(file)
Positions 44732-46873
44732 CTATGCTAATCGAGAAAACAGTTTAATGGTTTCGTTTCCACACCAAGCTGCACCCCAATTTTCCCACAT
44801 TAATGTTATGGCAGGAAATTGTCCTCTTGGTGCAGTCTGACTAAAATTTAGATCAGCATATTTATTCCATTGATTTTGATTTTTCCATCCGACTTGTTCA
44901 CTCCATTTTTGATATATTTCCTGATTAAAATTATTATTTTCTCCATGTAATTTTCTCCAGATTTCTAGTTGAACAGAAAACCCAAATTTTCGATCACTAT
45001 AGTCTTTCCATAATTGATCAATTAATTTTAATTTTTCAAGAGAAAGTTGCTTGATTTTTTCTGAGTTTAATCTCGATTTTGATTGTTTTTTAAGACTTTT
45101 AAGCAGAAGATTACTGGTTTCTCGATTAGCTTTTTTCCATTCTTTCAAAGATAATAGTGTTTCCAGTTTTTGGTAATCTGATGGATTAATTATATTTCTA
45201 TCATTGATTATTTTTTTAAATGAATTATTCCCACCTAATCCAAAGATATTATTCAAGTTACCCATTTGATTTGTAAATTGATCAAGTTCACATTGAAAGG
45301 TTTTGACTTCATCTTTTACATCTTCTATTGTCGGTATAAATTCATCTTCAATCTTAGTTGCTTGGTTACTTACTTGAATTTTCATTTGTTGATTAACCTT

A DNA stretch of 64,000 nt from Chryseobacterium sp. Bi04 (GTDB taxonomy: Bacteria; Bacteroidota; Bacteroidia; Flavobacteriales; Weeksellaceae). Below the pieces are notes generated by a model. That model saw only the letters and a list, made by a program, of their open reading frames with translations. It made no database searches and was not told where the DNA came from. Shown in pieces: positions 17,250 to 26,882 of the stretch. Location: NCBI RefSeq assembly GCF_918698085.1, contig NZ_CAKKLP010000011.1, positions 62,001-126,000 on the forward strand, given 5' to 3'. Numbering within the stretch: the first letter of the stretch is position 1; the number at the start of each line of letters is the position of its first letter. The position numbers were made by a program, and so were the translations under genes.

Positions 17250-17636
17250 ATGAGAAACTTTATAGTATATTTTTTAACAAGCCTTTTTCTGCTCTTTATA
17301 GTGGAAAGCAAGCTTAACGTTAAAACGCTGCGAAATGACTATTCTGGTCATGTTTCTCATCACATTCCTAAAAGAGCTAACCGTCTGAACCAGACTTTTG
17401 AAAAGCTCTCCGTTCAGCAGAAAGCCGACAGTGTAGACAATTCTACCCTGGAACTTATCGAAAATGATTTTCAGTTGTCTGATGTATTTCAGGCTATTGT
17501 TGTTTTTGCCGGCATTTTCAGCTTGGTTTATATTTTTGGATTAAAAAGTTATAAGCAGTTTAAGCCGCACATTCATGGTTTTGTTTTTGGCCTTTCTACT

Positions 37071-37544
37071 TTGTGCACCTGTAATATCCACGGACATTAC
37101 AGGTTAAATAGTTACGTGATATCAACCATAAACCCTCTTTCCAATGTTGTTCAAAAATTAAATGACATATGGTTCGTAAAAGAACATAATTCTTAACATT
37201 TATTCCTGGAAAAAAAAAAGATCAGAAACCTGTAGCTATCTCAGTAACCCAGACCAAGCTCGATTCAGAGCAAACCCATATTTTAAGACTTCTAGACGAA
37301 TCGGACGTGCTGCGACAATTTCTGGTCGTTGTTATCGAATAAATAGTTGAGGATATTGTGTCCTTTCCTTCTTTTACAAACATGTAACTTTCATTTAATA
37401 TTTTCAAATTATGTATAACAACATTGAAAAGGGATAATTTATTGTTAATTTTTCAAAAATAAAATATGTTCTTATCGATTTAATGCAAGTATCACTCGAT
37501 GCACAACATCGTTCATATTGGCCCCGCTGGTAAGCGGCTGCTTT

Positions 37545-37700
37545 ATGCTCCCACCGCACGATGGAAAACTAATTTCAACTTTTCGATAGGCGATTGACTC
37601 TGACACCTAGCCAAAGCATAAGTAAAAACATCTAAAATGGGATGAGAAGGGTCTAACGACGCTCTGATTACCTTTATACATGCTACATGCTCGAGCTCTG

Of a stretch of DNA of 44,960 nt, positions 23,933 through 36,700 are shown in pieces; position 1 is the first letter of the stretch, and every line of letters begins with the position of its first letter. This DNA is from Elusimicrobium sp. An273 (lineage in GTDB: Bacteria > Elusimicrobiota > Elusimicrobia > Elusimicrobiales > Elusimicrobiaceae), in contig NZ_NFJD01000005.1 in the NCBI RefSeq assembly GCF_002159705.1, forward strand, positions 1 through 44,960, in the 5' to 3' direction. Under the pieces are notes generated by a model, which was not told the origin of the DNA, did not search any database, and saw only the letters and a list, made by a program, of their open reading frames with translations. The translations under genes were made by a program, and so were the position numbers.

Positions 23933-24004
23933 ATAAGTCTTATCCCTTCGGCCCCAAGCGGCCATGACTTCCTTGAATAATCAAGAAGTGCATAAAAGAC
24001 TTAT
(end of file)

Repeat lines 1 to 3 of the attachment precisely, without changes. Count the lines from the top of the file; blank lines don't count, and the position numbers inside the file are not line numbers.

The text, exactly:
Positions 44732-46873
44732 CTATGCTAATCGAGAAAACAGTTTAATGGTTTCGTTTCCACACCAAGCTGCACCCCAATTTTCCCACAT
44801 TAATGTTATGGCAGGAAATTGTCCTCTTGGTGCAGTCTGACTAAAATTTAGATCAGCATATTTATTCCATTGATTTTGATTTTTCCATCCGACTTGTTCA